Glenn Sebastian Nature Trail at the University of South Alabama
We took a peaceful walk through the Glenn Sebastian Nature Trails on the campus of the University of South Alabama early in the morning on October 1, 2022. The weather was perfect with beautiful skies and mild temperatures. The trail begins just across the street from a very well maintained outdoor workout area for students and faculty. The sound of running water flowing across a small spillway and under the road added to the tranquility of the morning.
As we strolled across a sturdy foot-bridge above the murky cypress bog that was smothered in lily pads and dotted with cypress knees, a lone egret emerging from its slumbers in the crest of a cypress paid little attention to our presence. The bridge brought us to a narrow footpath that skirted the bog before it meandered through a pine forest. The trails crisscross at intervals so that hikers can choose how far they want to trek through the woods.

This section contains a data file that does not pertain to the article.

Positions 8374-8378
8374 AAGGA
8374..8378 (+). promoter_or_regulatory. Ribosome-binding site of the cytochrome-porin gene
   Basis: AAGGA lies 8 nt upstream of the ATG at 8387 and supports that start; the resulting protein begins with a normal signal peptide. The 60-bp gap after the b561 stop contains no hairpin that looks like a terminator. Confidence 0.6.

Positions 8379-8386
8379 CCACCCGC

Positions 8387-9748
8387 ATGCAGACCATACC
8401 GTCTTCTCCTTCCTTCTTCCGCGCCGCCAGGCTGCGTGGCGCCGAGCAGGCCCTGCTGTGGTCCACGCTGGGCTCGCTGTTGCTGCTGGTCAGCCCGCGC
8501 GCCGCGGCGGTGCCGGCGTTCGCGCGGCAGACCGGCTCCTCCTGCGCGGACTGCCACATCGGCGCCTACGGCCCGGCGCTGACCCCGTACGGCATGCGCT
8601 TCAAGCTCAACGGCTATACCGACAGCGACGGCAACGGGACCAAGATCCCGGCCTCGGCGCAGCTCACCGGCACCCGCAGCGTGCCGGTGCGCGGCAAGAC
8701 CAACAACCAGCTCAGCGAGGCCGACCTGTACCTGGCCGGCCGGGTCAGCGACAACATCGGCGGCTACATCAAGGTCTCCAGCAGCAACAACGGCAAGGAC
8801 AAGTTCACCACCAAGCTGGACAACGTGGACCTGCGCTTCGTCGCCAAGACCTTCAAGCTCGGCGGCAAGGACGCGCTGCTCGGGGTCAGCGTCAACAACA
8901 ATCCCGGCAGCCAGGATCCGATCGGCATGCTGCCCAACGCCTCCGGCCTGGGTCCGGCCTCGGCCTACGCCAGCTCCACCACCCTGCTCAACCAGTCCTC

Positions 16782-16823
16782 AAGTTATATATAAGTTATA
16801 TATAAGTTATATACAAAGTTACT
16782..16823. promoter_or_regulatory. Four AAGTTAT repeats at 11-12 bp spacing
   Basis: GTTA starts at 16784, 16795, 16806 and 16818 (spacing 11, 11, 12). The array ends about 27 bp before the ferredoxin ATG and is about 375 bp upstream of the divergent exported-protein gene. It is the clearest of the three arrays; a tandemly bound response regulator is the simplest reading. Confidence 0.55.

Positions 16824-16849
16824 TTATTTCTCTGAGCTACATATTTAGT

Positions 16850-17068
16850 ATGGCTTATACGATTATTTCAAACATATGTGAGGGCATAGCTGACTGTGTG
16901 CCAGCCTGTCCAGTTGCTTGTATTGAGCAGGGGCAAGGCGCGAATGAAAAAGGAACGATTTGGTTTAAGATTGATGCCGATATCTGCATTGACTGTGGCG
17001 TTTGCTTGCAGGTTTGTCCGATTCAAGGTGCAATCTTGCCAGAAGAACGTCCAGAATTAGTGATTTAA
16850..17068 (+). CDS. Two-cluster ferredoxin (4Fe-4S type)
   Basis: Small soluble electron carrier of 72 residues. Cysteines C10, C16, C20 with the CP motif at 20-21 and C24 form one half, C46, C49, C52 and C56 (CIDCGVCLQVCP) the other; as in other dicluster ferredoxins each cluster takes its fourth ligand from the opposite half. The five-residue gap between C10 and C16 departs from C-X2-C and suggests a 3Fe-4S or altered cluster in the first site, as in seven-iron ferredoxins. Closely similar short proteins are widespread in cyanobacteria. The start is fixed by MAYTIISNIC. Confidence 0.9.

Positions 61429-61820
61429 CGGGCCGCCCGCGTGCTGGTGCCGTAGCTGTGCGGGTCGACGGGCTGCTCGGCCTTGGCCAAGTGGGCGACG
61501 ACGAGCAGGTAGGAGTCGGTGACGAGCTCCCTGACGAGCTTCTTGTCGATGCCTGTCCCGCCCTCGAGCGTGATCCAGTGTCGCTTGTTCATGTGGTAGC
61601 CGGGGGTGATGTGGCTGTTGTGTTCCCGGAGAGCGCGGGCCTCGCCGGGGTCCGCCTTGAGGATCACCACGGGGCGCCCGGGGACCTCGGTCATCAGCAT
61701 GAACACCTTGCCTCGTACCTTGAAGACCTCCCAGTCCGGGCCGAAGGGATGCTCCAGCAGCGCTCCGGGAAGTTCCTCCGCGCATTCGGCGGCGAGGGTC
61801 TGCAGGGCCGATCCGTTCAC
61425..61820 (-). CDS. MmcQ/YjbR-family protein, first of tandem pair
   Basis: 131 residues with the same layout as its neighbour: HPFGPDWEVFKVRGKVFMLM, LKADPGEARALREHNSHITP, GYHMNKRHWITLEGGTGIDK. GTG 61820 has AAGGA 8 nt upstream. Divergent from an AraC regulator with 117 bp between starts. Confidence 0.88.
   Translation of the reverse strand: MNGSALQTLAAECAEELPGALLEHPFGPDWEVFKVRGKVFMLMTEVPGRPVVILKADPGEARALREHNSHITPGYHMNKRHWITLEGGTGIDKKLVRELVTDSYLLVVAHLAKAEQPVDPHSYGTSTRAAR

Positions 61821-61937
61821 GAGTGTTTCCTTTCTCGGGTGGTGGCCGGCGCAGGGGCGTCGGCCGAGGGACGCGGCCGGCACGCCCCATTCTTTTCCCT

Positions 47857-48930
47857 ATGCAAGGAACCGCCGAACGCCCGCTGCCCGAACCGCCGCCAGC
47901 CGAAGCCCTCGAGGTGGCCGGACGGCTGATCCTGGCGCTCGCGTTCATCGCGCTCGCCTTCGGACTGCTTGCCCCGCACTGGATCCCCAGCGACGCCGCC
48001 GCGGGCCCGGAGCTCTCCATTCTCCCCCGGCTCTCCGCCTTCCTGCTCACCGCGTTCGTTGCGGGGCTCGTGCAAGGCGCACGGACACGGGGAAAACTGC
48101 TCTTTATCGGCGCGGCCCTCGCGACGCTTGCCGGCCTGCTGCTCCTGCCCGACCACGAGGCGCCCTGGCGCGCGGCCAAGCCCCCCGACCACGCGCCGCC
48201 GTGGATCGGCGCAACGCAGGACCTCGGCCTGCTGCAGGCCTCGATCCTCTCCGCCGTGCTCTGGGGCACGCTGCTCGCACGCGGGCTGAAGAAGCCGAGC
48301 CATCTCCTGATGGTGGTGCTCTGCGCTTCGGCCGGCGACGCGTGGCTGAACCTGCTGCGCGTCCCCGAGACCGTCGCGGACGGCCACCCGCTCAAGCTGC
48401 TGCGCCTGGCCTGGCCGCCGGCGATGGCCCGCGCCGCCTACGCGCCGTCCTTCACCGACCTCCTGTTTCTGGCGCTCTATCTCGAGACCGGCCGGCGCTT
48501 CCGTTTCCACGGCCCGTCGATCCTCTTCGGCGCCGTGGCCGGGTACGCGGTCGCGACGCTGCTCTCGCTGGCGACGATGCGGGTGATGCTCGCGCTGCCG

Aside from the cypress bog, the trail varied little in the type of terrain and forest growth that could be found. It was well marked, and there were many informative plaques with nature quotes and information about the abundance of plant and animal life that inhabited these woods. It was an easy walk with only a couple of slight inclines.
We passed several other hikers and a couple of bikers during our two hour visit. The trail is one of the major improvements that have been made to the University of South Alabama in the last few years. The campus is much larger with many more facilities than when I attended first in the 80s and then in the 90s completing my BS and M Ed degrees in education. It is a lovely campus.
Altogether, this was a nice trail and worth the 30 minute drive from Irvington. I will probably keep it on my rotation of trails to visit during each season, but it wasn’t as quiet as other trails in the area. The forest did little to muffle the sounds of the surrounding city. That didn’t seem to bother the wildlife as there was plenty of evidence that small mammals, reptiles and birds called this park home.
Find out more about the trail at the university’s website.
Click the link below to take a virtual walk with me through the Glenn Sebastian Trail.